In both instances the coroner authorises release of the deceased, in majority of cases the person is cremated ie they will not be available nor required for the coroner, even when the matter is proceeding to inquest. All relevant enquiries have to be made and sufficient evidence obtained before the release is authorised.

It is surprising therefore that the medical research/training establishments are stating that they are prevented from accepting people that are to be the subject of an inquest due to the Human Tissue Act. I fully accept there may be some circumstances where it would be inappropriate however if the coroner has no reason to object then the fact that the death is the subject of an inquest should not prevent the donation.
On reading the legislation, the establishments are either indicating an anomaly in the law or interpreting it incorrectly and guidance may be required.
Human Tissue Act 2004 covers donation. Section 11 covers permission required from a coroner, it reads:
11 Coroners
Nothing in this Part applies to anything done for purposes of functions of a coroner or under the authority of a coroner.
Where a person knows, or has reason to believe, that— (a)the body of a deceased person, or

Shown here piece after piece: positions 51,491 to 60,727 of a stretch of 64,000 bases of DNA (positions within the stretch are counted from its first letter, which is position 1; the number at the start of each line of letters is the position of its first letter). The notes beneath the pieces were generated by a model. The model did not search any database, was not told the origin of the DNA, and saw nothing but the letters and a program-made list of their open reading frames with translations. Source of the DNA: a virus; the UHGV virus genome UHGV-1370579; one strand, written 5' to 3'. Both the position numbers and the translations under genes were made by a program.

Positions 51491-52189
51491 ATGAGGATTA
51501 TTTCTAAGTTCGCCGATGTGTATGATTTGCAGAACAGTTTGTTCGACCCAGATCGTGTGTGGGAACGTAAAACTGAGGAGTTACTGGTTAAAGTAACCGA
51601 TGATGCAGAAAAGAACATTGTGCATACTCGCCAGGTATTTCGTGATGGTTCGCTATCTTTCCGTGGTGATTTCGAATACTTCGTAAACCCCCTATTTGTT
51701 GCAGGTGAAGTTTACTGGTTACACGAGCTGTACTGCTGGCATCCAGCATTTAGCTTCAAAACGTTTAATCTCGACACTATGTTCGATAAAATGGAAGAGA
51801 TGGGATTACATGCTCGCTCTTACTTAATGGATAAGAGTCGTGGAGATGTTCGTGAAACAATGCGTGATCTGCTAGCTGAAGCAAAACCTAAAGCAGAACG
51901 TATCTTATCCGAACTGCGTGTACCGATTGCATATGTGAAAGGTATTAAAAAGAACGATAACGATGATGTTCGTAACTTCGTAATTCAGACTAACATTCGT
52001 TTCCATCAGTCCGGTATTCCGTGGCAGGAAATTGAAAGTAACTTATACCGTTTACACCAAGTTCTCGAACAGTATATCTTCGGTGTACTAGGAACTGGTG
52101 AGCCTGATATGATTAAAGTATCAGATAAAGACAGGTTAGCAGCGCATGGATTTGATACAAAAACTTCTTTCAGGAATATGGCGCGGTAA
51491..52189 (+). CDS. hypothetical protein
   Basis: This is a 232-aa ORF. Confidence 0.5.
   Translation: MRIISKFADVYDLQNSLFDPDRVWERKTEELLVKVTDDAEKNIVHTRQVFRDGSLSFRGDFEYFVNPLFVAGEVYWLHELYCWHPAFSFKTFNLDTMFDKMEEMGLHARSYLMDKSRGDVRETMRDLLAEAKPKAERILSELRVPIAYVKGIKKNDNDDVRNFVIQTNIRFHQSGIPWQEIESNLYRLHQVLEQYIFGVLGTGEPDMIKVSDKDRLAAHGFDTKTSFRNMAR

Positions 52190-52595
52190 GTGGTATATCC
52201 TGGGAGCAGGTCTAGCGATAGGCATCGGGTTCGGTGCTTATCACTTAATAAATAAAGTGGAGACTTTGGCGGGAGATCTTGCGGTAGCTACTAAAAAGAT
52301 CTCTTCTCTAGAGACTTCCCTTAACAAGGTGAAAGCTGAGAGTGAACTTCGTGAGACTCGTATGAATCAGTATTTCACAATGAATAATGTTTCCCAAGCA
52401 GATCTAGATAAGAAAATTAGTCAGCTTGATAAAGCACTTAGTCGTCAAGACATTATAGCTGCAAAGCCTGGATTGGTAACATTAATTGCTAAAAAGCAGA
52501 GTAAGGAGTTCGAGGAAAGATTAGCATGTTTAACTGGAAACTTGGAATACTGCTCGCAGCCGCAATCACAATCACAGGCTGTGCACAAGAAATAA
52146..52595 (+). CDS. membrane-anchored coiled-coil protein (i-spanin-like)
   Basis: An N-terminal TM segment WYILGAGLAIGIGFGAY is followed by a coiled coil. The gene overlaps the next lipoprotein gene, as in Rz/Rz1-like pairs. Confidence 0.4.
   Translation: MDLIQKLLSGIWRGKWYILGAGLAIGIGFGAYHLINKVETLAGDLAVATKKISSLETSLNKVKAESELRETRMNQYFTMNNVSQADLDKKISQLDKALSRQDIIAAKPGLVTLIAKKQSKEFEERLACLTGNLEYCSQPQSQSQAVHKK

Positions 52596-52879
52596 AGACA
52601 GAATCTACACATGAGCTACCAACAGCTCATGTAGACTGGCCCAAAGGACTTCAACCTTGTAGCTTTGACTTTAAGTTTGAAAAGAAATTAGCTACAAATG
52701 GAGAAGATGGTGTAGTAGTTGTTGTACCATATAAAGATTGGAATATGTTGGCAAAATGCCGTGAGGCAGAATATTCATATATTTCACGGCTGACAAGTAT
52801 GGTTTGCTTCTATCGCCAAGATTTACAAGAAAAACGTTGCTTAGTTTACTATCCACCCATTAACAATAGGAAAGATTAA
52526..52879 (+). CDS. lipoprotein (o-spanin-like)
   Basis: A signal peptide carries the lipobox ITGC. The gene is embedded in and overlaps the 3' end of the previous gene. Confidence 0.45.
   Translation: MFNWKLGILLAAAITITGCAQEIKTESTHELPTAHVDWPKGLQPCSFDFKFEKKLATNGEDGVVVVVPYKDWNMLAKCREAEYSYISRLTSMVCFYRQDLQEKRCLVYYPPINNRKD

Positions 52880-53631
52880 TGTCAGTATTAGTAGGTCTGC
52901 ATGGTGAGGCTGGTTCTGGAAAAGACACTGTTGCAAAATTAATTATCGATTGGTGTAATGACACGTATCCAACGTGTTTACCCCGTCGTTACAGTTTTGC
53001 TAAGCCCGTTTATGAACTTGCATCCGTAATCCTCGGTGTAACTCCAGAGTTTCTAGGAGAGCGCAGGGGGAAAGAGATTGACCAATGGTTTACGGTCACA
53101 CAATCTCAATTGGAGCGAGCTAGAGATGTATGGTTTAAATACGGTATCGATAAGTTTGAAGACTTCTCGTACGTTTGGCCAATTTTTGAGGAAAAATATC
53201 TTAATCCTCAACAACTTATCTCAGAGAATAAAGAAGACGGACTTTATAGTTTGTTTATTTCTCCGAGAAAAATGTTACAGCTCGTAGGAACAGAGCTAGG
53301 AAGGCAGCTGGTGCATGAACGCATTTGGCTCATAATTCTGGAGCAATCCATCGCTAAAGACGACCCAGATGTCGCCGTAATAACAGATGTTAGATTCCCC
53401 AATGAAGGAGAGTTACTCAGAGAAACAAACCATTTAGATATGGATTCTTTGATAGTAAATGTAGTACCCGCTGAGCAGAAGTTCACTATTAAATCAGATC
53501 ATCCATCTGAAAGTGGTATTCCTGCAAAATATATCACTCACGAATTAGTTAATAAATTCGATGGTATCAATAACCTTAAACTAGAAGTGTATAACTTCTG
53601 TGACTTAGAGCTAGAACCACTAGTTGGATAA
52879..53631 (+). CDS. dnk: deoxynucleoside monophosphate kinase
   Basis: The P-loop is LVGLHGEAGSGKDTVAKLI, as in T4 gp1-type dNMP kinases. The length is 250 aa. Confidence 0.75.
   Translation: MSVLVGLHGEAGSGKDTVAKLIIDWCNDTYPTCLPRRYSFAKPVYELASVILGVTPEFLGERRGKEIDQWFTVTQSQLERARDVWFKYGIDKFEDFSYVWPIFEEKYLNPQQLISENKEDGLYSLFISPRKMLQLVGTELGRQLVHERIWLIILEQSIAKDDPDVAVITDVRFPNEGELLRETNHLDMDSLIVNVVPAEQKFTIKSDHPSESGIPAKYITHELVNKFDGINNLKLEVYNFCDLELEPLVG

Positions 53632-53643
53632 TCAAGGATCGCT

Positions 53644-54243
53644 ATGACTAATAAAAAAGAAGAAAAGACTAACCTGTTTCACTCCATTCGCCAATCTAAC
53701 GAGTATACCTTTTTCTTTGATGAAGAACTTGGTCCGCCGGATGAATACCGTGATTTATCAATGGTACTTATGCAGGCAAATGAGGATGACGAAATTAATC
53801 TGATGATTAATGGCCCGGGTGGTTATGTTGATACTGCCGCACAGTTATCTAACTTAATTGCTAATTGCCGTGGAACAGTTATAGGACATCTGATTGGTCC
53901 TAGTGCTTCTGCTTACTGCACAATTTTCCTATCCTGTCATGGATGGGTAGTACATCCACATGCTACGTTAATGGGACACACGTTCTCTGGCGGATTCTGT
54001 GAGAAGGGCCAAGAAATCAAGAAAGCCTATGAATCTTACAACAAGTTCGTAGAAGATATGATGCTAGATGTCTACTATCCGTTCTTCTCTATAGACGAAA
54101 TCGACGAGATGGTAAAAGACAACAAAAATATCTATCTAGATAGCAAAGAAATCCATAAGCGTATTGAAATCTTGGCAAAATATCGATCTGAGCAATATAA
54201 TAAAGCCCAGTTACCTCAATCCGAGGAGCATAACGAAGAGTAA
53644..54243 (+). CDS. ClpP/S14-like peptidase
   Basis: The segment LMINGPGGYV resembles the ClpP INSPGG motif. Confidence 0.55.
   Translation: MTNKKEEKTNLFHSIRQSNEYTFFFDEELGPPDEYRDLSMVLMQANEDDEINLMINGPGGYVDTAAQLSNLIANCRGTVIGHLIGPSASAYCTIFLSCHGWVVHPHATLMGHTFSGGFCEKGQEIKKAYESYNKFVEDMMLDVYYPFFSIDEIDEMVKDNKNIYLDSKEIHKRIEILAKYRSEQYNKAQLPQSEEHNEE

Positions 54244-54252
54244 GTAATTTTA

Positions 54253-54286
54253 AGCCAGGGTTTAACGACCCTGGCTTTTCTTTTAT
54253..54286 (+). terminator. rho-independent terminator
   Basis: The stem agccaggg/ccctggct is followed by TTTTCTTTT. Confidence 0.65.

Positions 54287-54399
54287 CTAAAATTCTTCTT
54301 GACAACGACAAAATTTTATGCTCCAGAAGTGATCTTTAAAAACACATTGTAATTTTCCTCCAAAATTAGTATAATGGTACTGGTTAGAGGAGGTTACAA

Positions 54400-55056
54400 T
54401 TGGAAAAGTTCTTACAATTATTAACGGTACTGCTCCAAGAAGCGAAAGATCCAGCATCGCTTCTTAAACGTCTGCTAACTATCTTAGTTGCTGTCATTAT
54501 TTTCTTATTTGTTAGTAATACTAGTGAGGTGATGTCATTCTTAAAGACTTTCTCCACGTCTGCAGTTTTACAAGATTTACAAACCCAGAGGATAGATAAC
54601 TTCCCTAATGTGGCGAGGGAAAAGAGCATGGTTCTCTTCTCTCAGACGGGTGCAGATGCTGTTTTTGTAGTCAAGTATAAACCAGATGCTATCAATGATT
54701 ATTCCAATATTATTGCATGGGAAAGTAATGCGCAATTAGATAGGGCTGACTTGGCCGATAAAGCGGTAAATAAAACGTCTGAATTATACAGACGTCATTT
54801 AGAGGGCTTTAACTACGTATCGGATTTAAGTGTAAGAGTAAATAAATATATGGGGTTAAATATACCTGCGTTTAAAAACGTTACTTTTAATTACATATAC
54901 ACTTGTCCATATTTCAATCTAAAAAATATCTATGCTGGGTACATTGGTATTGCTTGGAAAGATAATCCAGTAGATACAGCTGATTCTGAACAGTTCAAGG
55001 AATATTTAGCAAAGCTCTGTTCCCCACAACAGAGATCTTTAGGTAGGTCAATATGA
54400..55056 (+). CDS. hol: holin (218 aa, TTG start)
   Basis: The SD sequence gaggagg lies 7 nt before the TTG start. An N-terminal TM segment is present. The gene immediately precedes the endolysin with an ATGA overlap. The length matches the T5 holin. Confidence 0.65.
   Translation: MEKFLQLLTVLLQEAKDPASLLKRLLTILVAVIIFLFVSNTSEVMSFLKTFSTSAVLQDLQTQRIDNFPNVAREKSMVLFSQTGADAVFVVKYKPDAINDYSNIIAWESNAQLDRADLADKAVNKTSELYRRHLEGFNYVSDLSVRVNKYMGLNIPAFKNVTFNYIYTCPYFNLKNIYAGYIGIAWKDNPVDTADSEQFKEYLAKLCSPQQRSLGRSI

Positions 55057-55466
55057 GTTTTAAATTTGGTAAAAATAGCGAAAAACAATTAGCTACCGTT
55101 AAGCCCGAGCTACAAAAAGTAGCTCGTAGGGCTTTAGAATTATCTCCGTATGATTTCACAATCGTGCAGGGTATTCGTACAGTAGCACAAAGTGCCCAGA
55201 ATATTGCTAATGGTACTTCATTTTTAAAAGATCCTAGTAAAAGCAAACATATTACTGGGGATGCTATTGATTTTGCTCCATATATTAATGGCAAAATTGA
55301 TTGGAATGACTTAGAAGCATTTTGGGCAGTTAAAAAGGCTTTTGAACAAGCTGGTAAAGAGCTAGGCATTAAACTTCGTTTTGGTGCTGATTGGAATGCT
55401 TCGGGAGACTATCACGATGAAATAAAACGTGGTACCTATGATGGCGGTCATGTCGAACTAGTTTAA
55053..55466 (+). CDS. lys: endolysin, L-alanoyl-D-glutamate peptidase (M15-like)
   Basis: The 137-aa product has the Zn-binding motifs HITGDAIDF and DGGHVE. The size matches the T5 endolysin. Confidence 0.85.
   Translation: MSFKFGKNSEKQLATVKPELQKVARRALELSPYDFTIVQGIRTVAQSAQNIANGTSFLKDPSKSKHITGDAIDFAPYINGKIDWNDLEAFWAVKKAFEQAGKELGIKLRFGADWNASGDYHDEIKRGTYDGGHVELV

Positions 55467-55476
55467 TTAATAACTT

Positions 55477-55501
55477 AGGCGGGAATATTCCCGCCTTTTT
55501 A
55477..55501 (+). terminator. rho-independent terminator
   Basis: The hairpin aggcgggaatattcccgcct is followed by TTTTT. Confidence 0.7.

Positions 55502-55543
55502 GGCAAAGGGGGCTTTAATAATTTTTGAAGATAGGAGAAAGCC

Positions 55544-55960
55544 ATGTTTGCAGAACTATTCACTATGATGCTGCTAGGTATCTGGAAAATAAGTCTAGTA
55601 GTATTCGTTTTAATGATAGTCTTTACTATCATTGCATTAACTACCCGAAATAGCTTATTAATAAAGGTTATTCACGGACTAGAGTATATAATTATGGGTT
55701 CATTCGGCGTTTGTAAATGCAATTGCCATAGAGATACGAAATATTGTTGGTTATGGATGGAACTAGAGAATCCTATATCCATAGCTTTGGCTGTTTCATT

(b)relevant material which has come from the body of a deceased person,
is, or may be, required for purposes of functions of a coroner, he shall not act on authority under section 1 in relation to the body, or material, except with the consent of the coroner.
However the medical research/training establishments refer to section 1(3) of the act which explicitly states the body cannot be accepted unless the death has been registered. Section 1 Subsection (3) HTA states:
1 Authorisation of activities for scheduled purposes
1(3)The use of the body of a deceased person for the purpose of anatomical examination shall be lawful if done—
with appropriate consent, and
after the death of the person has been registered—
under section 15 of the Births and Deaths Registration Act 1953, or
under Article 21 of the Births and Deaths Registration (Northern Ireland) Order 1976.